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Changing Bad Habits of Elderly Parents

By , 7:38 am on
Smiling senior hugging daughter in Nashville, TN

Can You Change Parents’ Habits?

If you’re worried about your elderly parents’ unhealthy habits, you’re not alone. If you notice they’re slowing down, not as active anymore physically or socially, or maybe not taking meals regularly, you’ll want to help them out. You know you love them and care about them, but sometimes you just can’t seem to get through to them about changing their habits.

Can you change parents’ habits? Are you able to persuade Mom or Dad to make better choices for themselves? Maybe. Consider first how to best communicate with them before you get started and pick your battles carefully. Does it matter if their dishes are in the sink for just a day? Or is it something more health-related? Don’t lecture a parent or you may end a conversation quickly. When you initiate a difficult conversation, do so when they are feeling most pleasant and amenable, which may be during or right after a good meal. It can help when you maintain a lighthearted sense of humor.

Changing Habits Can Be Hard

“Habit” is defined by OxfordDictionaries.com as “a settled or regular tendency or practice, especially one that is hard to give up.” Whether it’s a healthy habit or not, changing habits can be hard and you can’t just insist that your parent make changes, as that wouldn’t do any good anyway!

Change Isn’t Easy

If you keep in mind that change isn’t easy, and you probably even have some unhealthy habits yourself, it might be a better approach. If you remember that it’s difficult to change a habit, you’ll know that getting someone else to change is that much more of a challenge.

Help Your Parents Change

Your parents may be acutely aware of changes that are needed, so don’t nag. That can exasperate your parent and make Mom or Dad less willing to cooperate.

Help your parents change by gently explaining your concern to them, while trying to understand their feelings, also.

Is There Something Else Going On?

Sometimes it’s best to get a better understanding of the situation by asking open-ended questions. Uncover whether there’s something else going on. Have they become less active socially because of a recent stress or loss that you were unaware of? Is there a health issue you didn’t know about? Is your parent feeling isolated or depressed? When offering loving elderly care, show your concern for their wellbeing above all. Let your parent know in a loving way that people do notice and care that their home isn’t as tidy as it used to be. If this is the issue, you may have to suggest professional elderly care for them.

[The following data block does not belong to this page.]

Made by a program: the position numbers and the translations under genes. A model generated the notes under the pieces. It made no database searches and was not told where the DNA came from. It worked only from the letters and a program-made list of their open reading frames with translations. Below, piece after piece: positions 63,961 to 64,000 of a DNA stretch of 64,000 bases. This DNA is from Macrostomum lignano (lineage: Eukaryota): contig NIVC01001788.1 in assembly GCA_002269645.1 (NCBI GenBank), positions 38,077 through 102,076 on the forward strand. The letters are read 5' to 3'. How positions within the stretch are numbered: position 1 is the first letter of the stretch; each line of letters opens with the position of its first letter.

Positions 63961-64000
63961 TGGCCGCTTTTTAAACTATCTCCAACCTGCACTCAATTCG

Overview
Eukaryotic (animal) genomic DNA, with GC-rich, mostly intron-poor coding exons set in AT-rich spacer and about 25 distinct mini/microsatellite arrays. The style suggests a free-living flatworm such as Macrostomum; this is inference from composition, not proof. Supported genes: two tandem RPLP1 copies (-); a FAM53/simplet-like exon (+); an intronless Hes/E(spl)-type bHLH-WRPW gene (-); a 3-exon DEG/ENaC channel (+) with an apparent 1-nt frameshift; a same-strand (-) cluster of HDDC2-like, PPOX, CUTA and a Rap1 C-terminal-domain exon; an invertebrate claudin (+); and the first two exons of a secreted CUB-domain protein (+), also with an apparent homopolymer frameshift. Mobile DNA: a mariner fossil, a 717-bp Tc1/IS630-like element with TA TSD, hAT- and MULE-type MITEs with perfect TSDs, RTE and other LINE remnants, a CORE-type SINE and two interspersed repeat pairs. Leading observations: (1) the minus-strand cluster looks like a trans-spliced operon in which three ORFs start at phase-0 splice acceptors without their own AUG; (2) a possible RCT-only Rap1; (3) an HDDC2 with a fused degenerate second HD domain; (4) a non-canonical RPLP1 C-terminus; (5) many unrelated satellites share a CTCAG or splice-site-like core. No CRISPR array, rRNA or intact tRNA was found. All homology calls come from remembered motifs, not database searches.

Make a Plan for Healthy New Habits

So, what if your parent doesn’t want to consider your healthy changes? Teri Goetz, a writer for Psychology Today, reminds us that just willing a change to happen isn’t effective, but you may have success if you create a plan adding healthy behaviors to replace the unwanted ones. For example, your father thinks about quitting smoking, but you may need to think of a few activities for when his cravings hit. Would a phone call to a friend or family member work, or a 5-minute walk? Help your parent find replacement activities if you want to help them change.

Powerful Social Connections

We are all creatures of habit, and our social connections can powerfully keep us on track or derail us, so if ceasing smoking is the issue, help your parents refrain from cigarettes by expanding your elderly care with them. Take your parent to lunch, find opportunities to spend time with them while they are struggling to change. Build their sense of value, and show how important they are to you while they’re making lifestyle changes.

  1. Allow Your Parent to Accept Help Graciously
  2. Juggling Your Parents’ Independence and Safety
  3. How to Tackle Difficult Conversations Around Care

Baby Steps, Please

Changing behaviors is hard, so people who offer elderly care suggest this tidbit: Baby steps, please!

B.J. Fogg , author, and creator of the respected Tiny Habits® Program, says there are only three things that create long-term behavior changes:

  1. An epiphany.
  2. A change in the environment.
  3. Baby steps.

You can’t force an epiphany, but creating a change in the environment and taking baby steps are great choices for change. Change the environment to make things easier (e.g. get the cigarettes out of the house) and take baby steps – one minute, hour or day at a time. Help your parent have a sense of accomplishment step by step.

Are You the Best for This Conversation?

As much as you might not like it, it’s possible that you’re not the right person to start a conversation about change with your parents. If there’s a mutual friend or ally familiar with elderly care, they might be best to approach your parents.

Carolyn Rosenblatt, an author and expert in aging, iterates that a plea for change is better received when blame is allowed to fall on the adult child, rather than the elderly parents. Something like this is suggested…

“Dad, I know that sometimes I am a nag and incessant worrier, but I’m concerned about your smoking. May I go along with you on your next doctor appointment to ask about ways to quit smoking? I love you so much, and, selfishly, I know I’d probably sleep better if you smoked less, or even quit.”

Have Patience with Elderly Care

Have patience with elderly care. Elderly people have long-ingrained habits. Offer encouragement to them, use compassion, and keep in mind that a sense of humor is always a helpful tool!

Resources:

  1. How to Change Unhealthy Habits, by Teri Goetz
  2. TinyHabits
  3. Persuading Our Stubborn Aging Parents, by Carolyn Rosenblatt